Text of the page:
Hi-tech trade with India to grow regardless of n-deal: USFebruary 29th, 2008 - 1:29 am ICT by admin
New Delhi, Feb 28 (IANS) The US Thursday said despite its restrictive export regime, high technology trade with India will continue to grow regardless of the fate of the nuclear deal. “I am not making a hard connection between the nuclear deal and high technology trade. We are looking actively, constructively at expanding high technology trade with India,” US Undersecretary for Commerce and Industry and Security Mario Mancuso told reporters here.
“We believe the civil nuclear deal is very important for the US and is in India’s interests. (If the deal is completed), it will underscore the trust and depth of the relationship,” he replied when asked if the nuclear deal was linked with the expansion of high technology trade with India.
“The civil nuclear deal is different. I would disaggregate 0.2 percent of high technology trade that is restricted to India from the nuclear deal,” he said.
Alluding to a steady expansion in bilateral trade in high technology items that is now equal to 45 per cent of the $17 US exports to India, Mancuso underlined that the upward trajectory of the India-US relationship held prospects for further growth in the future.
The list of Indian entities in the US’ restricted list that forbids the US doing business with them has also come down dramatically from 400 six years ago to 13, he said.
Pointing to the Validated End-User (VEU) programme, which was extended to India last year, Mancuso said the VEE would lift individual licence requirements on exports of US-controlled items to certain customers in India.
Mancuso is here to co-chair, along with Foreign Secretary Shivshankar Menon, the sixth meeting of the India-US High Technology Cooperation Group (HTCG) that aims at providing a framework for promoting India-US high technology trade in sensitive and controlled items.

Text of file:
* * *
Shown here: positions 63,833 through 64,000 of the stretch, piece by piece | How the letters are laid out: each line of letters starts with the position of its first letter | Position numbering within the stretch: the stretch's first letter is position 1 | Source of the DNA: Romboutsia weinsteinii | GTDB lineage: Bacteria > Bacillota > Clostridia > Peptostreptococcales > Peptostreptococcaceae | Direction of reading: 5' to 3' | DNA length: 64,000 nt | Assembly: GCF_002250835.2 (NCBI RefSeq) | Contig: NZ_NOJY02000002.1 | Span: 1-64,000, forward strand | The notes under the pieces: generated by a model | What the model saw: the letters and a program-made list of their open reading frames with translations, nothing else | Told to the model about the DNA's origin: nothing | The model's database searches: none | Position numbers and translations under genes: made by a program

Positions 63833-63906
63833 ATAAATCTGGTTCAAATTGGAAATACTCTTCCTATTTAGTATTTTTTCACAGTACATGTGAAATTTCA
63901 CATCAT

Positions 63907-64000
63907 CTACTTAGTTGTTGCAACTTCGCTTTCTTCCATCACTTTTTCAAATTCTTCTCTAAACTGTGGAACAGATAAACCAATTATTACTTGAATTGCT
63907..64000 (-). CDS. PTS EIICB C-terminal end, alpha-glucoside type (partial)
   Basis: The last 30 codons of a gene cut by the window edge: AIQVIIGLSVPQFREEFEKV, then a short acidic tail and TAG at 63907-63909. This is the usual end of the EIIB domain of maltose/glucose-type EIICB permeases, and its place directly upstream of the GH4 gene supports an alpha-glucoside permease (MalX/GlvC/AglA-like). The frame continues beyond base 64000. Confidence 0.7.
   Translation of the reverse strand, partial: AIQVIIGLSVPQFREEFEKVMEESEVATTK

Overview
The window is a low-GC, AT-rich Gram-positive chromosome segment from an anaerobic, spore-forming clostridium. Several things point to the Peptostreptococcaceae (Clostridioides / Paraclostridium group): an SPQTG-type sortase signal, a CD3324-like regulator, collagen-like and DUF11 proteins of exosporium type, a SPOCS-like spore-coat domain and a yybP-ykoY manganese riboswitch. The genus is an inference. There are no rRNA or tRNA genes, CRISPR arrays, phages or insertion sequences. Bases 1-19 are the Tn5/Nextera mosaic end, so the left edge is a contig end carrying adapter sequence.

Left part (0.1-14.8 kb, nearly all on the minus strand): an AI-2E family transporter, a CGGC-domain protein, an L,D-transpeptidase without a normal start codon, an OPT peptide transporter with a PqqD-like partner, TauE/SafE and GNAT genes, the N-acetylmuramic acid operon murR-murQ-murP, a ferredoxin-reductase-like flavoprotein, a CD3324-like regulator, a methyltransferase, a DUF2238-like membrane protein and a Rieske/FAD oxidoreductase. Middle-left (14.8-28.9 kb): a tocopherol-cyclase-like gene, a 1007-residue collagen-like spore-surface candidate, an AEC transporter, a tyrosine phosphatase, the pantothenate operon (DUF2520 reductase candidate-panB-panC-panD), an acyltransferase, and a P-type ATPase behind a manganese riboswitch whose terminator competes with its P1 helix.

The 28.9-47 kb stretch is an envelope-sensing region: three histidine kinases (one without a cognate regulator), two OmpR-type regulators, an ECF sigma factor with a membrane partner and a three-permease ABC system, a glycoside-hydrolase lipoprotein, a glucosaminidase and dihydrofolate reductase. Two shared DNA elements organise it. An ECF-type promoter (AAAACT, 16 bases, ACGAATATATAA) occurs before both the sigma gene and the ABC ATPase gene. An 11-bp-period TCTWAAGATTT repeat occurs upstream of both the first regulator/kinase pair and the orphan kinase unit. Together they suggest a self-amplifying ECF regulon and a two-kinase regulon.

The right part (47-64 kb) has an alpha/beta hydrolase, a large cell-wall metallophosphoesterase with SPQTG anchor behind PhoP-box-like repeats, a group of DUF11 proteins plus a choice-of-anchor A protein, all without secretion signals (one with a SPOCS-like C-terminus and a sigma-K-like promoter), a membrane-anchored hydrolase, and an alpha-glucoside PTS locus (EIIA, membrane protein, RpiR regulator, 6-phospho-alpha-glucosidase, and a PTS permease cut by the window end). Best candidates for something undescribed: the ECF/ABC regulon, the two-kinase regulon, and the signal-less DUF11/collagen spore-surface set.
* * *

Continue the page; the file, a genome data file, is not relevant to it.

Speaking at the opening session of the meeting of the panel, Menon underlined India’s record in non-proliferation and made a strong pitch for India’s need to access high technology items that are denied to it under various export control regimes by the US.
“Regulatory framework and licensing procedures should stay in tune with the level of strategic partnership between India and the US,” Menon said, while stressing on the need for a “steady, continuous interaction” between the two sides.
“We are situated as it is in the arc of proliferation,” Menon said in a veiled reference to role of the A.Q. Khan network in Pakistan in leaking sensitive nuclear technologies.
“Our commitment to non-proliferation is second to none,” he said.
“We are committed to streamlining regulatory framework to facilitate transfer of high technologies,” Mancuso said.
Key Indian nuclear interlocutors have stressed time and again that the broader objective of the nuclear deal was to achieve dismantlement of larger technology denial regimes that was the result of India conducting a nuclear test first in 1974 and then in 1998.
The high technology cooperation group, which was set up in 2002, explores ways to identify and remove barriers to trade in biotechnology, defence, information technology and nanotechnology.
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